Alex Carrick: The Six Stepping Stones Explaining Canada’s Economic Ennui


The Bank of Canada’s mid-July press release on interest rates sets out the latest projections for gross domestic product growth in the country.

The figures are positive, but they lack flare: +2.1 per cent in 2012, +2.3 per cent in 2013 and +2.5 per cent in 2014.

When the economy is more relaxed and enjoying itself, real (i.e., inflation-adjusted) GDP advances in a range of +3.5 to +4.0 per cent.

In other words, the BOC is expecting growth at about half the rate we’d all like to see.

Why are the forecasts so conservative?

The explanation for the sluggishness lies in the interaction between the six key variables that determine how an economy will perform. Let’s examine each in turn. There is a logical path leading from one to the next and then back again.

There’s also a domestic-versus-foreign component to the factors influencing the economy at present. It can be said that the domestic influences are generally supportive of growth while the international ones are either acting negatively or standing neutral.

Inflation is where economic analysis begins. Too much or too little has a host of unpleasant implications.

Fortunately, the year-over-year general price level in Canada is almost exactly where the BOC wants it to be, around +2.0 per cent. Modest year-over-year inflation greases the wheels of commerce. Through payroll adjustments for wage and salary earners and standard product markups for businesses, nominal borrowings become easier to pay back as time rolls by.

Other cost patterns are providing support as well. Home prices in Canada, both for new and existing properties, are either flat or moving higher in most major centres. Knowing that one’s home is retaining its value provides a family with a foundation of confidence. This finds expression in a healthy level of consumer spending.

In one corner of the economy, there is an example of price moderation. Of course I’m speaking of gasoline. Again, the effect is to promote consumer spending. Purchases can proceed over a wider collection of goods and services than just basic transportation needs.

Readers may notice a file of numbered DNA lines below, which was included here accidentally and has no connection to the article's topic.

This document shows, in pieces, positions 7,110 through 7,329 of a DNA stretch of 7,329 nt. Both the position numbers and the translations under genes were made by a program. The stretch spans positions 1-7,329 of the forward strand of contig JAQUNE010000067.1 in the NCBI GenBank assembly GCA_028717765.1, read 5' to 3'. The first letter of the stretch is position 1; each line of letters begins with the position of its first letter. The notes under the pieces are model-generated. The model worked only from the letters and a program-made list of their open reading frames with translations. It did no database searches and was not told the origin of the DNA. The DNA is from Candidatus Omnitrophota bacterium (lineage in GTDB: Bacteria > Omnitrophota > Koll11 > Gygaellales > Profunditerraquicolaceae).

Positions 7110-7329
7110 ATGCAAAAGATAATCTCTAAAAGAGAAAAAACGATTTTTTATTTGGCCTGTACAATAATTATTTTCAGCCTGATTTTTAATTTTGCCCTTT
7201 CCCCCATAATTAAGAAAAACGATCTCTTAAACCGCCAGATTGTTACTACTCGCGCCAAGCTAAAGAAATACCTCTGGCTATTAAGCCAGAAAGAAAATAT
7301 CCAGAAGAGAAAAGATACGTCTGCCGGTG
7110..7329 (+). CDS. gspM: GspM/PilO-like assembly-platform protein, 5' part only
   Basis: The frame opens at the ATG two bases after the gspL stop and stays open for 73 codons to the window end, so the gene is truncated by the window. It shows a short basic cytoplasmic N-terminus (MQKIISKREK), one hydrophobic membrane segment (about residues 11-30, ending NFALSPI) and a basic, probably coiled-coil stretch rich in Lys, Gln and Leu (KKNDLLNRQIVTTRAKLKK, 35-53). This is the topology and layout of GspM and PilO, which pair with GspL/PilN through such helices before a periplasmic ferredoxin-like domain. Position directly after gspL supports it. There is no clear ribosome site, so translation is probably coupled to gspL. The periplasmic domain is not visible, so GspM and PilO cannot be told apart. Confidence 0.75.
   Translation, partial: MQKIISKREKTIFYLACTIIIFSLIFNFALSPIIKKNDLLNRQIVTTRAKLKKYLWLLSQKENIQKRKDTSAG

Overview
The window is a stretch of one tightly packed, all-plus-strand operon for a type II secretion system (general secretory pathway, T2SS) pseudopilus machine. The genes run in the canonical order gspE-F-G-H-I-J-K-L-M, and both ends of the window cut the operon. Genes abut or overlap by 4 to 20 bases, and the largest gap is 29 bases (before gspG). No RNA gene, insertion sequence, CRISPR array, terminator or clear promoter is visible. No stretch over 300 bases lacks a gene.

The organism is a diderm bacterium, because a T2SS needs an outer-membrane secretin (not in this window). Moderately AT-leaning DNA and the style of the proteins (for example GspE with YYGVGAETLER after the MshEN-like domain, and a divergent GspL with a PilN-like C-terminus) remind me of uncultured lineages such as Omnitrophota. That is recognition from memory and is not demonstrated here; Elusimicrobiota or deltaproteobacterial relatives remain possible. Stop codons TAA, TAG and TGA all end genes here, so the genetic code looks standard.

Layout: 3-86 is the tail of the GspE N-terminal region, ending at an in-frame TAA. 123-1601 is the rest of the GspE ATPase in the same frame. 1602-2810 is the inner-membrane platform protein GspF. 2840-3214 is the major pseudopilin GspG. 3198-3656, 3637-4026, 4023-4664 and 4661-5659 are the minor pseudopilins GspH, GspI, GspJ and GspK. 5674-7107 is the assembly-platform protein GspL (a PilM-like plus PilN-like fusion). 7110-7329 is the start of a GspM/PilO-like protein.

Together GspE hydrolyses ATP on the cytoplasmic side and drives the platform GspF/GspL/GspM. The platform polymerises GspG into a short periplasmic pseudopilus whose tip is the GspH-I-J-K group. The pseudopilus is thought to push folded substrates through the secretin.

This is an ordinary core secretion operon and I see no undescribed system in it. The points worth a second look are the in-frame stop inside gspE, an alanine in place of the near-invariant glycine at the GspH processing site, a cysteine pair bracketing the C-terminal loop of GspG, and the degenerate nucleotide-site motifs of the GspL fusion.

Low inflation is of primary benefit to the next economic driver on our list, interest rates. Because prices remain largely under wraps, the BOC is free to pursue its super-stimulatory monetary policy characterized by nearly record-low interest rates.

The Bank won’t admit as much, but it wants you to spend more freely. BOC Governor Mark Carney may have issued warnings about the dangers of the high debt-to-disposable-income ratio in the country. But why else would interest rates be held so low, if not to encourage loan activity?

I guess the BOC wants only responsible consumers to borrow and spend more wantonly. Hopefully, you know who you are.

The low interest rates are also crucial in promoting investment. They are a key reason residential real estate markets are so strong. Surging housing starts continue to surprise.

The condominium construction boom threatens to turn into a bust in some markets (e.g., Toronto), so specific mortgage-tightening measures have been introduced to let the air leak out of the bubble rather than blow it apart.

In non-residential construction markets, the low interest rates should be an incentive to proceed with projects as well. Instead, we come to the first of our detrimental outside influences on the Canadian economy.

Foreign trade has been grossly underperforming. Before the recession, Canada consistently ran a monthly annualized merchandise trade surplus of between $40 billion and $80 billion.

Since late 2008, the positive trade balance has evaporated. It now fluctuates in a fairly narrow range around zero dollars. In some ways (e.g., net job gains), the U.S. economy has been recovering more slowly than Canada, with certain sectors proving particularly bothersome. Moribund homebuilding south of the border has limited Canada’s forestry exports and new natural gas finds in shale rock have reduced American dependence on our fossil fuel reserves.